We need more parties, don’t we? Well, I know I do, especially Jane Austen parties! Other people have ventured opinions on this topic. 99% of them involve a) tea, b) watching movies, or c) both. I’m in favor of all three of these activities (well, duh), but I do think we could broaden our horizons here, venture across the ha-ha, as it were.
Basic steps: This write-up has some good ideas, including period card games, period snacks, and trivia. Be warned that you are venturing into weirder territory here than you know, as Miss Osborne’s cooking experiments have shown us. Stick to syllabub, is my advice. As far as card games go, I love them, but Miss Austen did not, or at any rate none of her heroines did. So if you play them, stick to the more “comfortable, noisy” games, like Speculation, and avoid Whist as all costs. Whist (the precursor of Bridge) is bo-ring, both in Mansfield Park and in my experience. Still, you get good discussions around the card table, and good insights into people’s characters, the Crawfords’ in particular.
Crafty steps: While “painting tables, covering screens, and netting purses” may draw derision from Mr. Darcy, I am all in favor of “cutting up silk and gold paper” as the girls do in Persuasion, and crafts in general. Here’s some Regency party craft ideas.
Ballsy steps: Lots of places have Regency balls, where you can be spurned by Mr. Darcy and overhear Mr. Elton insulting your best friend, and have good times generally. You can also do this at home, even if you have to dance down the hall to lively tunes from your MP3 player. (It’s better than Mary Bennet on the piano.) Make sure to have white soup, negus, and indiscreet conversations, and, ladies, I happen to know that many gentlemen find Regency/square dancing less intimidating than ballroom. Show them diagrams! Let them figure it out!
RPG steps: It’s funny how you never hear “role-playing” and “Jane Austen” in the same sentence, especially when you consider all that fanfic out there. So, if you are really feeling adventurous, I suggest designing some sort of Austen role-playing activity. You could, you know, assign the different parts from a book beforehand, get everyone together, and let them have at it. Sounds sort of like Lost in Austen, doesn’t it? Or, since it’s almost Halloween, why not do a Pride and Prejudice and Zombies flash mob? Everyone decide beforehand whether you’ll be a zombie, a Bennet sister, or an innocent bystander; show up someplace and have it out! Regency zombie battles on the National Mall! I see this happening, people! Serious Austen party-ers will do this in full costume, of course. But watch where you put that sword. You could put someone’s eye out with that thing.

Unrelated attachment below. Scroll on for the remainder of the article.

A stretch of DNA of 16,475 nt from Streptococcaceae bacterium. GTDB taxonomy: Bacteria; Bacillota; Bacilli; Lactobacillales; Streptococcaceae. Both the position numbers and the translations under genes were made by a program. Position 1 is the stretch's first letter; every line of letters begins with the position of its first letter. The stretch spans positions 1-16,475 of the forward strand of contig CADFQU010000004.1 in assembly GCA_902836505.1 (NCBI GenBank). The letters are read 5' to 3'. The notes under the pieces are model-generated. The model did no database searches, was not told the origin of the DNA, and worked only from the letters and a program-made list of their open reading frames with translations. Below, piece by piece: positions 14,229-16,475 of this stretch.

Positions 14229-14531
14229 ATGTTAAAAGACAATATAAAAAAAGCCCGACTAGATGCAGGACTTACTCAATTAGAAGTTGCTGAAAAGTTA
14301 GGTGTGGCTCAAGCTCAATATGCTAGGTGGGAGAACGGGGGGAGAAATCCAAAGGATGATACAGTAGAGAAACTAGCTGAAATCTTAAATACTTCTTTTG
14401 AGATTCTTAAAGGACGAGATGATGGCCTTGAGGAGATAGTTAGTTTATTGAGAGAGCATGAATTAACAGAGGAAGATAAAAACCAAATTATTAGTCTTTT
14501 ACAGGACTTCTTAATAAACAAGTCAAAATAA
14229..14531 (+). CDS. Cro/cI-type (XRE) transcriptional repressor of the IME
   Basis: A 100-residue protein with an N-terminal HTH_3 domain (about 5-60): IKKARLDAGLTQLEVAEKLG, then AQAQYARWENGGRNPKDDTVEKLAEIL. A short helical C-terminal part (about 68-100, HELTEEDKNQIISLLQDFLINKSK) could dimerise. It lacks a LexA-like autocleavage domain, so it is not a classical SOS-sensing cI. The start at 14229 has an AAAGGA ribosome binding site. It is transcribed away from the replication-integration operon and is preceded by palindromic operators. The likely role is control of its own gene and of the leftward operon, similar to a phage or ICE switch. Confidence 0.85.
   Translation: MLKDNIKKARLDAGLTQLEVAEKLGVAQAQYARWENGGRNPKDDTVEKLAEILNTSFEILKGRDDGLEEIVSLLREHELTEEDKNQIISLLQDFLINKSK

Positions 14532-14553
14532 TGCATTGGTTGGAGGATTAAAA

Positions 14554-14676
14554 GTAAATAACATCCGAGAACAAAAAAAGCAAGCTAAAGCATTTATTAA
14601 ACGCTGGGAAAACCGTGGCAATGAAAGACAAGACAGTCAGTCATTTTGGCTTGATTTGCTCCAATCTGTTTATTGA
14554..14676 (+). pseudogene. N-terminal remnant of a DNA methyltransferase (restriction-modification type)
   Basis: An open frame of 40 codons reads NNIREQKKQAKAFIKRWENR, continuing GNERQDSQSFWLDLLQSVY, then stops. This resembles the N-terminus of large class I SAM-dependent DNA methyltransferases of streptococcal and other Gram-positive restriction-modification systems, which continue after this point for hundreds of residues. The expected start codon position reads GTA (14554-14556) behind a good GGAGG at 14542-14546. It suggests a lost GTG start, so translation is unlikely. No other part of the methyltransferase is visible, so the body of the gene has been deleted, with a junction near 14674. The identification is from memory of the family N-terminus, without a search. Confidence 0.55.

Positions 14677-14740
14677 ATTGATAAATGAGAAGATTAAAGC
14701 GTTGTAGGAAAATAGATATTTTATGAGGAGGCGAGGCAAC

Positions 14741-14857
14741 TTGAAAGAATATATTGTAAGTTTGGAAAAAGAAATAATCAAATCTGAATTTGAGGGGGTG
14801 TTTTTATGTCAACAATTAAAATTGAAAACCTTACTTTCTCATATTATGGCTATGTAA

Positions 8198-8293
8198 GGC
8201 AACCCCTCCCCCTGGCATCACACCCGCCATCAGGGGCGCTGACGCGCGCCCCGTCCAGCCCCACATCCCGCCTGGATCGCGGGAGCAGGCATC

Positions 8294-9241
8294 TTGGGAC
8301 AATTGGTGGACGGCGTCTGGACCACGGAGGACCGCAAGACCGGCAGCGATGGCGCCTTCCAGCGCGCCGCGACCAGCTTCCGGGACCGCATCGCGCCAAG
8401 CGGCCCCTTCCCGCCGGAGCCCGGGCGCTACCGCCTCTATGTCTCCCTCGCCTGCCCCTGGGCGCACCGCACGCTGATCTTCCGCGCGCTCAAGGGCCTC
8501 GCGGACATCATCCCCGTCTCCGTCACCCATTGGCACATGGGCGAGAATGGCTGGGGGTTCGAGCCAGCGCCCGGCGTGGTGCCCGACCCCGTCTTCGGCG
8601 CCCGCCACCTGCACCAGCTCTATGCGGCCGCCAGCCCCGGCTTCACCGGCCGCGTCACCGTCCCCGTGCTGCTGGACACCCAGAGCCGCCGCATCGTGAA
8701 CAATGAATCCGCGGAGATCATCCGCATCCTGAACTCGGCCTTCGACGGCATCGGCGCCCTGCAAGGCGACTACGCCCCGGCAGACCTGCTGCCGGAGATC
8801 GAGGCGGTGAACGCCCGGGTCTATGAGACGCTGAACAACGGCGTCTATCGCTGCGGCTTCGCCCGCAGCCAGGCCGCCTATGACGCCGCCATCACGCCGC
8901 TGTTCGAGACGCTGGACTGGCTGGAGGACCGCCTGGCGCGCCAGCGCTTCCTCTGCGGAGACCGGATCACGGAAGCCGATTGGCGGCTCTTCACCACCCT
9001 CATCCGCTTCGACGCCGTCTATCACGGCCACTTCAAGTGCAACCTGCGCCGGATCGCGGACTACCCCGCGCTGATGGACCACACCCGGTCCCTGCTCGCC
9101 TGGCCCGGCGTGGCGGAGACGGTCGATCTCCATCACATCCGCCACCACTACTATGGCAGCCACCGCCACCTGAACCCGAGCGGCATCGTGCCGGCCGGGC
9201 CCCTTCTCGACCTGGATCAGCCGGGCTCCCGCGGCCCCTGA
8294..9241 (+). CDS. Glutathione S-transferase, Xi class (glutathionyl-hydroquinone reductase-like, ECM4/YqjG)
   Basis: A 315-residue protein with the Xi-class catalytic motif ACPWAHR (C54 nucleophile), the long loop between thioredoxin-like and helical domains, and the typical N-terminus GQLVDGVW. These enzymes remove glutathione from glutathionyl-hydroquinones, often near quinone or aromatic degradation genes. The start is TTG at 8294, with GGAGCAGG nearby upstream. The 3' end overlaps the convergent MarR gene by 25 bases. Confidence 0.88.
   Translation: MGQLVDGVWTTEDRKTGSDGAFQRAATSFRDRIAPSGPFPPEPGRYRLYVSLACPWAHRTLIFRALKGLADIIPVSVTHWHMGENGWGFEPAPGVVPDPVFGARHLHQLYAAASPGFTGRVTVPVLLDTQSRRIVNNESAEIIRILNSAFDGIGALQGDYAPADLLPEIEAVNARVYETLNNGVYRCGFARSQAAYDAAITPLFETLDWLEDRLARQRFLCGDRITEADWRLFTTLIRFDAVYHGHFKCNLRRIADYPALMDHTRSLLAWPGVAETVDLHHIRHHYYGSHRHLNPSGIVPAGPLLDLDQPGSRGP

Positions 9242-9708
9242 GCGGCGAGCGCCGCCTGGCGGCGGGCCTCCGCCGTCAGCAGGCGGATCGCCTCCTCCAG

Olympic steps: OK, OK, it’s true that zombies aren’t genuine Austen. But it’s also true that whenever you get together, you are probably having a party pretty close to one Jane Austen wrote! Oh, the food, drink, dancing, and clothes might be different, but I bet the social dynamics are not far off. I know that’s not what you want to hear, though, so I suggest the Jane Austen Olympics! Events can include: the 100-meter Dash Across the Lawn to Find Mr. Bennet, the All-Terrain Walk to Netherfield (points deducted per inch of dirty hem), the Louisa Musgrove Stair-Jumping Contest, the Pairs’ Rainy Hillside Rescue Dance, Fencing Wits, and Conversational Gymnastics (Lizzie’s an odds-on favorite there, clearly), and . . . .
But you see! The possibilities are endless! Now get your corsets on, go out there, and PARTY!!!
Photo credits: ©juzka81. Used through Creative Commons licensing.
As someone who celebrates eating and cooking, I thought it would be exciting to write an Austenacious cooking article or two. But I have to tell you that it’s been slow going trying to put aside my food sensibilities and imagine eating Regency-era food. Fan of Jane Austen that I am, she doesn’t exactly provide any tantalizing descriptions of meals.